A woman stands in a restaurant holding up a metal tin of uncooked kebab meat
Vila Pho, co-owner of Bayon Temple, with uncooked kebabs marinating in lemongrass. Photo by Annalise Freimarck.

When Vila Pho emigrated from the Banteay Meanchey province in Cambodia to the U.S. in 2003, she knew no one and took a job as a computer technician. It wasn’t her ideal job, but it paid the bills. She took English classes while she dreamed of opening a Cambodian restaurant with dishes steeped in lemongrass and fish sauce.

In 2021 after moving between jobs, a friend offered her the chance to become co-owner of Bayon Temple in Campbell. She seized it.

“I (wanted) to share and let people get to know more about Cambodian people,” she told San José Spotlight.

The restaurant, named after a late 12th to early 13th century temple in Cambodia, sits in an unassuming strip mall at 2425 S. Bascom Ave. sandwiched between Campbell and San Jose, the inside adorned with painted murals of historic Cambodian life.

There, Pho serves some of her favorite traditional dishes she grew up with, including cha kroeng, an aromatic, lemongrass-marinated dish with bell peppers, chili and peanuts. Customers can choose between chicken, tofu, beef or pork.

A bowl of orange curry with chicken, bell peppers and potato.
The samlaw curry dish includes a creamy coconut milk base, flavored with aromatic curry spices that include galangal. It is filled with tender chicken, bell peppers, onions, potatoes and carrots. Photo courtesy of Bayon Temple.

She prepares each dish with care, hand rolling the crispy egg rolls stuffed with carrots, taro, cilantro and shallots and hand cutting all the meat in the dishes.

Her signature dish is amok, a mousse-y white fish spiced with lemongrass, kaffir lime, galangal and fish sauce, which Pho hand-wraps with banana leaf and steams with coconut milk and collard greens.

Pho, who’s often at the restaurant seven days a week from 9 a.m. to 10:30 p.m., doesn’t run it without help from her daughter, Alicia Top. Top works in the restaurant every weekend and some evenings in between attending California State University, East Bay.

Top said as a kid, she didn’t see her culture represented much and often waited to eat until after school where her mom had whipped up some generations-old dishes. Her favorite is the lemongrass-marinated kebabs served with a side of pickled vegetables, a traditional dish during Cambodian New Year.

“It’s just so nice to know that people enjoy our food. Food is actually like a really nice expression of what we are,” Top told San José Spotlight.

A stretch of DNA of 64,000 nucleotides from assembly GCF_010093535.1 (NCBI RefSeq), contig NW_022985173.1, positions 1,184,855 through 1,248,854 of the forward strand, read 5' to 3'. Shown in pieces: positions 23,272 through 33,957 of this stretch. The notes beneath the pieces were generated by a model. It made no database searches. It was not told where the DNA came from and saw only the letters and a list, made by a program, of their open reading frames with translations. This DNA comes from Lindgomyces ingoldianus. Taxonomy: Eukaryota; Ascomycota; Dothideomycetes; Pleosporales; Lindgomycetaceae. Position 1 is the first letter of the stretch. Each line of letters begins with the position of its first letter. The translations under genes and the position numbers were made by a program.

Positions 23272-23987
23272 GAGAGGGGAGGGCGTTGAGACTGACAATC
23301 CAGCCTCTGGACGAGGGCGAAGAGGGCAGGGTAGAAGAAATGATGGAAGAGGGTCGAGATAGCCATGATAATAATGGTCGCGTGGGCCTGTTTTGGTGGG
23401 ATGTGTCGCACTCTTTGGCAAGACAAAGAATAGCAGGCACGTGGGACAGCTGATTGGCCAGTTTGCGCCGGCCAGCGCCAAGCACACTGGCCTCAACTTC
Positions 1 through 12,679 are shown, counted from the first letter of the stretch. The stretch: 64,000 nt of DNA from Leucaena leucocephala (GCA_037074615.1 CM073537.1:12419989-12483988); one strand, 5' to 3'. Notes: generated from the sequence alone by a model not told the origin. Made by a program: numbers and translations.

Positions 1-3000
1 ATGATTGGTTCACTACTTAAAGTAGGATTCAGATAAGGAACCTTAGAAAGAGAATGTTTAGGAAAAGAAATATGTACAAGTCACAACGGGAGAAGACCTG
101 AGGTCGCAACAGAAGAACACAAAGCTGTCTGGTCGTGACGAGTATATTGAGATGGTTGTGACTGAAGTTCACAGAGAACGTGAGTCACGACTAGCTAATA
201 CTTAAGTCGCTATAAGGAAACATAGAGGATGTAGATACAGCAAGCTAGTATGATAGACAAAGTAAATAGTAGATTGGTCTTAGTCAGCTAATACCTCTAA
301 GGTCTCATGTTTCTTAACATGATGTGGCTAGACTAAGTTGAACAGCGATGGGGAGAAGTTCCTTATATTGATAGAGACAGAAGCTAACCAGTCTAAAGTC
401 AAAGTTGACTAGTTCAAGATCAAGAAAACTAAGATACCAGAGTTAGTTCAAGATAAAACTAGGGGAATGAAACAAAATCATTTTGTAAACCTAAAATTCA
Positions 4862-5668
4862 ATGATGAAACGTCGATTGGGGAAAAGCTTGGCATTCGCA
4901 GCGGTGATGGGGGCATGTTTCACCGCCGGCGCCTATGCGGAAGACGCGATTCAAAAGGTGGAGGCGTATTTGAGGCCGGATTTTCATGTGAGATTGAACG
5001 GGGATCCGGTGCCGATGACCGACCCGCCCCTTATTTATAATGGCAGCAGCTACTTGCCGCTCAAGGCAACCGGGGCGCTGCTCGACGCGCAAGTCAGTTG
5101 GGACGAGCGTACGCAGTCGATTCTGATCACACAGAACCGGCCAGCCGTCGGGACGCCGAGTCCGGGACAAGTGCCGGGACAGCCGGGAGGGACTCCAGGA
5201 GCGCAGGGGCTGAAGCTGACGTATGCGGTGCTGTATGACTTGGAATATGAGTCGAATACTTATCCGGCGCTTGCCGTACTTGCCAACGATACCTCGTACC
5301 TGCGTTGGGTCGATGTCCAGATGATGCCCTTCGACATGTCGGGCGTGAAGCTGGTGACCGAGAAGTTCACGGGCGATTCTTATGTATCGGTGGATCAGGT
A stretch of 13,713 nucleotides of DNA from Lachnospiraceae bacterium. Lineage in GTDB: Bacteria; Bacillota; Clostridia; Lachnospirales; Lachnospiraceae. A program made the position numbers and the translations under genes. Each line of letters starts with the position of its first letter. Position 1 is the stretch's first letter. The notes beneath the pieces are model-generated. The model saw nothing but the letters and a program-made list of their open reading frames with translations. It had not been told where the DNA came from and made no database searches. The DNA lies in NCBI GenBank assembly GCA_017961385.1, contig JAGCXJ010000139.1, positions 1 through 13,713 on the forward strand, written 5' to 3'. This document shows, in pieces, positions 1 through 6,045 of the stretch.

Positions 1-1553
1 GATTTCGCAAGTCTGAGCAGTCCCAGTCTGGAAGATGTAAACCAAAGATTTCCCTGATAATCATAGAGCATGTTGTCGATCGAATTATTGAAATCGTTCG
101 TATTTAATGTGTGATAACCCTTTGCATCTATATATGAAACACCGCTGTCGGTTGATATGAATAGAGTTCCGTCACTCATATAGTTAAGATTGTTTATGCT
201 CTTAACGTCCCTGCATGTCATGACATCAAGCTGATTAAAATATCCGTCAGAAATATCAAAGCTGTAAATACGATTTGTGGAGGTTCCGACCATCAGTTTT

Before Pho took over the restaurant, it was a Cambodian restaurant named Chez Sovan for more than 30 years. Chez Sovan’s Campbell location closed during the pandemic and Pho decided to keep the menu mostly the same, but changed the name. All the Bayon Temple dishes are nearly authentic, with a little less fish sauce but without prohok, a stinky fermented fish, to avoid the smell.

A woman wraps fish in a banana leaf
Vila Pho, co-owner of Bayon Temple, hand-wraps her amok, a signature Cambodian dish made with white fish and spiced with lemongrass, kaffir lime and galangal, in a banana leaf. Photo by Annalise Freimarck.

Opening and running the restaurant hasn’t been without strife. Pho and Top said business has been slow lately, due to the pandemic’s lasting effects and ongoing construction on Bascom Avenue as neighboring San Jose builds new homes along the street.

But Pho isn’t giving up.

“I still keep myself going because I hope,” she told San José Spotlight. “I hope right now we just bring all the customers back or customers that already come and try and then they give (it) a chance to come back and back.”

Top said her mom has never stopped working on her dream.

“Any type of business is risky and I feel like you are putting a big risk of failure or success and (by) just putting our foot into the door. (It’s) something that I probably say I’m proud of my mom for doing,” she said.

Sheema Vinod, in her 50s, and her family are regular customers. Vinod was introduced to Bayon Temple a few years ago by her friend who used to volunteer in Cambodia and said it was the first time she tried Cambodian food. She was pleasantly surprised with the food’s lasting zing and said it even prompted her to add the South Asian country as “a stop on the list” where she aspires to travel.

Two men sit at a restaurant table with Cambodian dishes
Amit Chathoth, 20, and his brother are regulars at Campbell’s Bayon Temple. Their favorite dishes include the lemongrass kebabs. Photo by Annalise Freimarck.

Amit Chathoth, Vinod’s 20-year-old son, calls Bayon Temple a hidden gem and said he loves the taste of the restaurants’ kebabs. He and Vinod hope the restaurant stays in business for a long time.

(The) people here (are) very welcoming, very friendly, very easy to talk to. You can tell that they’re passionate,” he told San José Spotlight. “They keep it well maintained and you can taste that in the food too. You really get a sense they love the cuisine, they love the culture.”

Contact Annalise Freimarck at [email protected] or follow @annalise_ellen on X, formerly known as Twitter.

Editor’s Note: The Biz Beat is a series highlighting local small businesses and restaurants in Silicon Valley. Know of a business you’d like to see featured? Let us know at [email protected].

Bayon Temple

Located at at 2425 S. Bascom Ave. in Campbell

(408) 628-4363

Open daily from 10:30 a.m. to 8:30 p.m.


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